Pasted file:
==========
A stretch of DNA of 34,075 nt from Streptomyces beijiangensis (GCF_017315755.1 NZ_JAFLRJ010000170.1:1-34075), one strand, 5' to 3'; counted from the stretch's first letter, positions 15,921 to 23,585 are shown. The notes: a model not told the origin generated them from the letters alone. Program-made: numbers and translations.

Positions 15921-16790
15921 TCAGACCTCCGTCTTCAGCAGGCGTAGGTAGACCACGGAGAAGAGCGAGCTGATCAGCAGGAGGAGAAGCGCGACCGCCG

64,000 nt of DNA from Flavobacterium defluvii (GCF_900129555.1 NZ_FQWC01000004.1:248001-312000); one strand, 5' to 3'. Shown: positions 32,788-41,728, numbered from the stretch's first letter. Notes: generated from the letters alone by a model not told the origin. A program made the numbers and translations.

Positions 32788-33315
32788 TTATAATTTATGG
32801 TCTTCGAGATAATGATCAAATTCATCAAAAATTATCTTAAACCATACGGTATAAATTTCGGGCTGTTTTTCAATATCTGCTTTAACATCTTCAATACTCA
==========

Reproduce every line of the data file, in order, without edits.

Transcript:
A stretch of DNA of 34,075 nt from Streptomyces beijiangensis (GCF_017315755.1 NZ_JAFLRJ010000170.1:1-34075), one strand, 5' to 3'; counted from the stretch's first letter, positions 15,921 to 23,585 are shown. The notes: a model not told the origin generated them from the letters alone. Program-made: numbers and translations.

Positions 15921-16790
15921 TCAGACCTCCGTCTTCAGCAGGCGTAGGTAGACCACGGAGAAGAGCGAGCTGATCAGCAGGAGGAGAAGCGCGACCGCCG

64,000 nt of DNA from Flavobacterium defluvii (GCF_900129555.1 NZ_FQWC01000004.1:248001-312000); one strand, 5' to 3'. Shown: positions 32,788-41,728, numbered from the stretch's first letter. Notes: generated from the letters alone by a model not told the origin. A program made the numbers and translations.

Positions 32788-33315
32788 TTATAATTTATGG
32801 TCTTCGAGATAATGATCAAATTCATCAAAAATTATCTTAAACCATACGGTATAAATTTCGGGCTGTTTTTCAATATCTGCTTTAACATCTTCAATACTCA